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By Rev Charles Seet

Text: John 12:20-26

This passage is not so much a parable as a parabolic saying. Parabolic sayings are much shorter than parables – usually only one or two sentences long. Besides the 40 parables Jesus told, there are about 22 parabolic sayings. The one in our text goes like this: “Except a corn of wheat fall into the ground and die, it abideth alone: but if it die, it bringeth forth much fruit.” (v.24)

I. The Lord Died Alone (v.27,32,33)

Why did Jesus say this? Whose death was He referring to? It was actually His own death that He was talking about. This is clear in what He said three verses later : “Now is my soul troubled; and what shall I say? Father, save me from this hour: but for this cause came I unto this hour.” Three days from the time He said these words, Christ was going to sacrifice His own life. Thus the seed refers to Himself. As the seed falls to the ground and dies, so Jesus was shortly going to fall into the hands of those who would crucify Him. But out of his death, would come forth the glorious and bountiful atonement for sins that will bring many into eternal life. Thousands will be saved and have life through the death of our Lord Jesus Christ. This is stated by Him in vv.32,33 – “And I, if I be lifted up from the earth, will draw all men unto me. This he said, signifying what death he should die.” 

But the process of saving the world was not to be an easy one for our Saviour. He was going to tread an awful lonely path of suffering and anguish. On the night before His death on the cross, the Lord Jesus went with his disciples to the Garden of Gethsemane. And there He went to pray alone, apart from His disciples. None of them could understand what He was going through. And while they fell asleep, He agonized alone in prayer saying, “Father, if thou be willing, remove this cup from me: nevertheless not my will, but thine, be done.” His suffering was so terrible and intense that His sweat became like great drops of blood falling to the ground (Luke 22:44). Shortly after that, He was arrested and tried. All His disciples forsook Him and fled (Matthew 26:56). Peter denied Him three times (John 18:25).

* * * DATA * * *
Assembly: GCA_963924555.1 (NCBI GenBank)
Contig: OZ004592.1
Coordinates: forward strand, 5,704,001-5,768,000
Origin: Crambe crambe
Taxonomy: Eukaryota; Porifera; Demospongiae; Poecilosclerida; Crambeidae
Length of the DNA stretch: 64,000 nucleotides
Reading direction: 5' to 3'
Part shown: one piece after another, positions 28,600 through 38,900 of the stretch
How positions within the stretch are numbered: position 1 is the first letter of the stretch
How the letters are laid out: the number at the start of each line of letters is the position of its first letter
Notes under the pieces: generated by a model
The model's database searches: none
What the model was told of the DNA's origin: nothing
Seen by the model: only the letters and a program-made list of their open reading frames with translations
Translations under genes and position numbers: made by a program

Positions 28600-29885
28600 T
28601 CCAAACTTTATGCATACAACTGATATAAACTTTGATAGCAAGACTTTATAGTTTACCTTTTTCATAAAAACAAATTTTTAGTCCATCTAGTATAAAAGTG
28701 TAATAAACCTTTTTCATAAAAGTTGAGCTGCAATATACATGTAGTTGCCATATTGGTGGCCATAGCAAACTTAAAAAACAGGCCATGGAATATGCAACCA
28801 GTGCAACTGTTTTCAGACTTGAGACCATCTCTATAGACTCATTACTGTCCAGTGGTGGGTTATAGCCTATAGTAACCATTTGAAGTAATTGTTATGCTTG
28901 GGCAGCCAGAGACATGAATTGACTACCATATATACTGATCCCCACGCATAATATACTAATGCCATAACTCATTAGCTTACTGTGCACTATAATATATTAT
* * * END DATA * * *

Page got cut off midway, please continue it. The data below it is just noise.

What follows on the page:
He was humilated, unjustly sentenced to death, and nailed to the cross, to die a most horrible death between two thieves. And as he hung from the cross, He cried out “My God, my God, why hast thou forsaken me?” (Matthew 27:46). It was at this point that our Lord’s suffering became most intense. Not only forsaken by people He came to save, and forsaken by His own disciples, He was now also forsaken by God the Father. At this point, our Lord was truly alone!

II. The Lord Cares for the Lonely

Dearly beloved, if you ever feel lonely, you can take comfort that the Lord understands what you feel. He has gone through it before. And our message from God’s Word this morning is especially for those in our midst who have to cope with loneliness, and hence it is entitled “The Cure to Loneliness.”